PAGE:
To get a clear overview of the status and development of projects, companies often use a number of different tools and applications such as Excel or PowerPoint. In principle, both are solid tools for calculating projects and creating reports. However, they quickly reach their limits as soon as the requirements increase. Modern tools are therefore essential, especially when managing complex IT project portfolio. If a tool from the performance management area is chosen, non-financial indicators can also be taken into account and serve as a basis for business decisions. Parameters such as “service level performance” not only indicate the pure cost aspects of a new project, but also take into account the scope and quality of the service provided.
But what should performance tools do in order to make the described planning steps more efficient? First of all, the most important requirement is integration into existing systems, making sure that it meets the needs and requirements of the company and the respective projects. Often, individual systems (product data management, enterprise resource planning or operational project management) already exist in the company and the data only needs to be merged and prepared.
The chosen solution should also provide a transparent view of the entire project portfolio in relation to the resource and capacity situation. Information should be stored “multidimensionally” (project view, organizational view, time, data types in forecast versions) and analyzed using standard reports and ad hoc evaluations. The forecast view also helps to simulate potential future portfolios and predict their impact on the future cost situation and resource utilization.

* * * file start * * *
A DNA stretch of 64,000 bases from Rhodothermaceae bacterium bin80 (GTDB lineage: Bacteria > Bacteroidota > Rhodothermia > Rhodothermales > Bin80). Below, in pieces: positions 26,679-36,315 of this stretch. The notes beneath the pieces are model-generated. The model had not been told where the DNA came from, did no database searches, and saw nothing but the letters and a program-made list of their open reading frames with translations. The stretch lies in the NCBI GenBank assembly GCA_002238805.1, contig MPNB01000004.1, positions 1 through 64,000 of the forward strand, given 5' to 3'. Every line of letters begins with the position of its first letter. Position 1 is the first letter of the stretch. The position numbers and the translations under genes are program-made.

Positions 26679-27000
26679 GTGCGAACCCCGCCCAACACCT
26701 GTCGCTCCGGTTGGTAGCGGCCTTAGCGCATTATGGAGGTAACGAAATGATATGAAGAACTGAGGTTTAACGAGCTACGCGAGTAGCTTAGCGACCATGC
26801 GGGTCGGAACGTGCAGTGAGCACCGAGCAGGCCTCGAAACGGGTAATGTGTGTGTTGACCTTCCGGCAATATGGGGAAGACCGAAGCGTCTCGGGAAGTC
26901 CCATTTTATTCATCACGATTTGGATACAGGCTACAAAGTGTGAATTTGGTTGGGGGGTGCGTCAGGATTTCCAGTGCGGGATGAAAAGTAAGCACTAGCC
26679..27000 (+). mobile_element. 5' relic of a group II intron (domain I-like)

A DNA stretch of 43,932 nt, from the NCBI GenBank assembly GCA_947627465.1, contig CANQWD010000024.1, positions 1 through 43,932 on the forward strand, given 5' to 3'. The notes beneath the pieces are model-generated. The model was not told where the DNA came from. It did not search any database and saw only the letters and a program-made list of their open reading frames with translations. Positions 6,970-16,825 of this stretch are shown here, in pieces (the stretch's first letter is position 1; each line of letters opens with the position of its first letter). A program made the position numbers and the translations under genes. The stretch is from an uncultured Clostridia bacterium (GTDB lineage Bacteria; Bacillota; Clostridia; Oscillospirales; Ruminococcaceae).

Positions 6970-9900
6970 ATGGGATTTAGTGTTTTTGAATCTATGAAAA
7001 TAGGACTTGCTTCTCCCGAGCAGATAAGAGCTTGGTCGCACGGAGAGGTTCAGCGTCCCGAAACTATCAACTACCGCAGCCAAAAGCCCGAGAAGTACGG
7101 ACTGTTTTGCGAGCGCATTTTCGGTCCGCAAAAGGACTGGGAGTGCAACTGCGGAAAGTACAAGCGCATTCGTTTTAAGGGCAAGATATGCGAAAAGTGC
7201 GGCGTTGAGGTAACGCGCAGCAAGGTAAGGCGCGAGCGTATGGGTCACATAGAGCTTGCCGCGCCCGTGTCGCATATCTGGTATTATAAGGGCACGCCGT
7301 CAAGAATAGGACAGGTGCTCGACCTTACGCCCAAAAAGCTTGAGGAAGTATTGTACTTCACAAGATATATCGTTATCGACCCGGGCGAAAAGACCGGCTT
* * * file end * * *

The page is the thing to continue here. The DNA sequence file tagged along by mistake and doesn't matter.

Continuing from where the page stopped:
Furthermore, the tool should offer the possibility to develop business cases that can serve as a basis for comparison for later versions of the project. By filing them in a central database, the assumptions in the business case can be continuously refined over time and supplemented with facts and key figures such as net present value, payback period or internal rate of return (IRR) can be calculated. Organizations should also be careful not to use business cases only as an initial means of defining the project scope and evaluating the economic viability, but to keep an eye on them on an ongoing basis. Unfortunately, experience shows that few organizations open up the initial business case at the milestones and, in particular, review the initial assumptions and objectives after the project has been completed. In some cases, this would be important in order to see that projects are no longer goal-oriented and would possibly contribute more to success if they were stopped, thus freeing up the resources used for other projects and tasks.
Two sides of the same coin: project and people
With performance management tools, a close link to business strategy and operational planning and budgeting can be achieved, which brings more transparency to react in time to rapidly changing developments. Besides all the technical possibilities that can be used to implement IT projects, however, the human factor must not be forgotten. Changes and transformation are usually unpopular because they often trigger concerns about being replaceable or having to give up privileges and routines. Involving the affected groups of people and open communication regarding the introduction of new software that will impact the company and the work is crucial. Managers should always deal honestly and openly with employees’ concerns and wishes and communicate changes in the course of the project promptly. Then nothing will stand in the way of project portfolio success!
Global Banking & Finance Review